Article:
Mother’s Day Reflections

Dear Readers,

Every Mother’s Day, we kids would wake up to having a breakfast for a change, but Mom usually got the first dibs on breakfast because it was her day. I usually made her coffee, so she had that. Sometimes she wanted cinnamon rolls and bacon or pancakes and bacon and eggs whatever breakfast foods there were at the store. Now that I think about it, I wish my mother was a bit more cooperative and realized that I want to become a mother myself.

One, she bore me out of wedlock, and that was enough to make her go over the edge with me when I was a little girl. Secondly, she holds one part of the guardianship that ruined my life. Nobody is safe from this, but my parents seriously don’t get it. I want to be a mother, and it’s important to me because my children will learn plenty of good things from me, including about the Loving decision which allowed black and white to marry. Trenton being black doesn’t mean anything. It means there’s a difference in cultural outlooks, but who cares. I still love him, and he will be a good dad sometime in the future, we don’t know. We need a family physician who will bar my parents from trying to terminate the pregnancy, after all that should be illegal unless the woman decides and if she was raped or incestuously touched. If a woman is raped or a relative commits incest against her, she should be able to decide what to do with the baby, but if it’s a baby made of love, like a baby that was planned, that’s a different ballgame. Abortion rights advocates should also take note that babies with disabilities should not be terminated because of their disabilities. IF it’s a died-in-the-womb thing, I can understand. However, I don’t want my baby to die. My mother could not nurse her child, me, but I hope I can for my own child. I want the chance to do things that other people get to do off a silver platter just because they work for it. As a blind person under guardianship, I can’t work, and Colorado should do its part to protect me and the child from being separated. I will have a child someday whether anyone likes it or not, but Mother’s Day wishes won’t be reserved for someone who just advocated for my life to be ruined. My mother advocated for me to be held back for ridiculous reasons in school, mostly behavioral, and then she threatened to ship me to a very bad school in Florida. St. Augustine’s Florida School for the Deaf and Blind had a colorful history back in the 1980s. Remember Jennifer Driggers and Christi Edelmann? Both girls died there. It was due to irresponsibility on the part of staff and students alike, and all of this colorful history is in the book Walking Alone and Marching Together. I must look at the book, and I’m sure you will see why my mother was going on too little information. Shipping me to a school for the blind would have been a terrible choice. My mother didn’t care if the health education was substandard, she wanted an instant fix to her daughter’s rebellious behavior. However, there’s a reason for all the things we do in the world, and rebelling was the only way I could find hope and independence as a disabled person. Guardianship was to my parents an instant fix, but it’s a long term life stealer. My mother won’t be getting flowers or cards from me this Mother’s Day, but Trenton’s mom will and we’re going to do bbq at her mom’s house, and dinner will be awesome. Hopefully, we have a good talk and maybe we could convince the grandmother that the church isn’t the best place to wed due to counseling requirements, plus we have a couples counselor already provided for us at Denver Health. Reason? Because of the extraneous circumstances that Trenton unfortunately has to cope with when being a significant other to someone like me. If my parents had counseling, maybe they wouldn’t have had guardianship because they would realize they are getting it because of the darker skinned guys or the fact that I don’t want to see them anymore. IF I have a child, they could be barred from seeing the child, guardianship or not. I’ll have that done so my child can grow up safe from racism, abuse, and possible isolation from his/her mom and dad. I want to be able to talk to Trenton no matter where I go, and I won’t go to Orlando for any reason, even NFB convention. They need to pick a different location because Orlando is no longer a safe location for a lot of people, meaning Baker Act just for being blind. Or someone could shout to the rooftops that someone needs a public guardian, and that could ruin someone’s life forever. The NFB has a long way to go to recognize the efforts of blind moms, and I want to be among those moms. In closing, my family doesn’t deserve Mother’s Day and probably shouldn’t celebrate it, rather they should be reflecting on why they don’t have a daughter.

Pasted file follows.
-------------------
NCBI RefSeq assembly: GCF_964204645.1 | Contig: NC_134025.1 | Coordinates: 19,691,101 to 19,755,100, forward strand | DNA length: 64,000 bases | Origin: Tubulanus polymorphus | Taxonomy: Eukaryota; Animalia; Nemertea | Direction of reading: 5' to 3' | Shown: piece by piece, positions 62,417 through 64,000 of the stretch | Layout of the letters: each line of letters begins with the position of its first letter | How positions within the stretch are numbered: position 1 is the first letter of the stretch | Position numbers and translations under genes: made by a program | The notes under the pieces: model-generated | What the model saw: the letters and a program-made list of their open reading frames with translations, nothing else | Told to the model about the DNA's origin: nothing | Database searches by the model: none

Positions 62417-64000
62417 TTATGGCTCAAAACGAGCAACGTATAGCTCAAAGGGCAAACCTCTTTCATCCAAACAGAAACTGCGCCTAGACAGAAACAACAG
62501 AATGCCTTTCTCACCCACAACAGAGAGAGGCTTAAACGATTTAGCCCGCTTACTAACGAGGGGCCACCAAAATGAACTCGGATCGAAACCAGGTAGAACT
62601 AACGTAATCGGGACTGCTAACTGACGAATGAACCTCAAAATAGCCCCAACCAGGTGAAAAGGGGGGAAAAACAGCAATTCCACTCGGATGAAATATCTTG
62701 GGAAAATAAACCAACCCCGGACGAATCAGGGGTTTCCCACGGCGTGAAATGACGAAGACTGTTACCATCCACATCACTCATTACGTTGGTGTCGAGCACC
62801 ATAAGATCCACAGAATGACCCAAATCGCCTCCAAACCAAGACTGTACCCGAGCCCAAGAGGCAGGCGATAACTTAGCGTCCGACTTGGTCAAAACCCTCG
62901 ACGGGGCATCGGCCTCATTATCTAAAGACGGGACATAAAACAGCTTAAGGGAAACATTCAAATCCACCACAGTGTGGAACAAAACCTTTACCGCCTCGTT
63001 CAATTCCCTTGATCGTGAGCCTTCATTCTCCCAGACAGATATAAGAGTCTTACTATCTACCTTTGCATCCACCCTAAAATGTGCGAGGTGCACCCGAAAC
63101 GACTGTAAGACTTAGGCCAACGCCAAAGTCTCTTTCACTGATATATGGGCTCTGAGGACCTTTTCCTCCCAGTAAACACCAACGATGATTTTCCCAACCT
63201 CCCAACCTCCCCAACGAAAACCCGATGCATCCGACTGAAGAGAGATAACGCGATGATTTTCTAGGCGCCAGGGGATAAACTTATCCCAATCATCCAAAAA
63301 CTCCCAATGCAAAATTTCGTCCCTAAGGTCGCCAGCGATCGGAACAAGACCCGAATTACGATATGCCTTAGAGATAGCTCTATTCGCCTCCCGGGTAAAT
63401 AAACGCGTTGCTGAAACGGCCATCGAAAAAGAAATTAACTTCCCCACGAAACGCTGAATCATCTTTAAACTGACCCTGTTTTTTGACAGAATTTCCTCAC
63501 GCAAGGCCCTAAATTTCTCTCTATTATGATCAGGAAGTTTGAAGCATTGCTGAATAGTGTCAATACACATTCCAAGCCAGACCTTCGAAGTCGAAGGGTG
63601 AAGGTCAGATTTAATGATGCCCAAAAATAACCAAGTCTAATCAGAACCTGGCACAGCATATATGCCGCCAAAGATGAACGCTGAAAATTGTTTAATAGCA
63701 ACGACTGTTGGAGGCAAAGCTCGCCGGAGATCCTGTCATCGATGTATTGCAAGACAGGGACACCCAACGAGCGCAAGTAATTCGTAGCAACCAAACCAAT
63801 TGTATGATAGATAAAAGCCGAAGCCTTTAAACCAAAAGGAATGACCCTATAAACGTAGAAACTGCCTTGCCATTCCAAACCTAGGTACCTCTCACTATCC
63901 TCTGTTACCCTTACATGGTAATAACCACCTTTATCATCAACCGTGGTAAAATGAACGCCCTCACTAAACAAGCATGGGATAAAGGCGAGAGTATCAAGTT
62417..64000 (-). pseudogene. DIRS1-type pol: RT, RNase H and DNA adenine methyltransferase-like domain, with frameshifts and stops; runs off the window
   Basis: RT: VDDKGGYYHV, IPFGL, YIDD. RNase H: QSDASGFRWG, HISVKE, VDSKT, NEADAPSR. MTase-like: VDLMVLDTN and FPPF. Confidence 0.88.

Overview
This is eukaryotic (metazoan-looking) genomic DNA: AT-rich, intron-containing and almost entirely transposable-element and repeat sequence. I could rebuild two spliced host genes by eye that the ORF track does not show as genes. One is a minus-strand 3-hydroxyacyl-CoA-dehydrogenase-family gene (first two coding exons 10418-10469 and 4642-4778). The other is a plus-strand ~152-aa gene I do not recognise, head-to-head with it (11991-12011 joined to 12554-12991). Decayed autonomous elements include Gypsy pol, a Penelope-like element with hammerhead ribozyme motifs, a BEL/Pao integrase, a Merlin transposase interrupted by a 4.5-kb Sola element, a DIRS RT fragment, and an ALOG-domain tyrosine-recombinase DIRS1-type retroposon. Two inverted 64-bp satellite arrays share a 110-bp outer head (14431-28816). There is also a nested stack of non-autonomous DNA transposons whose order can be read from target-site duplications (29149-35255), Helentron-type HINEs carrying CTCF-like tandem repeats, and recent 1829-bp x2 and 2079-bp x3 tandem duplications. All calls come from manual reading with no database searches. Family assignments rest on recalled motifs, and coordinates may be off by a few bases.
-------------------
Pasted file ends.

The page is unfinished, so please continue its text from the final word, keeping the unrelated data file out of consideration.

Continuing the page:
Author: denverqueen

My name is Beth. I'm blind from birth and enjoy the blogging atmosphere. I am a creative person, a musician, a writer, etc. This is me. Take it or leave it.

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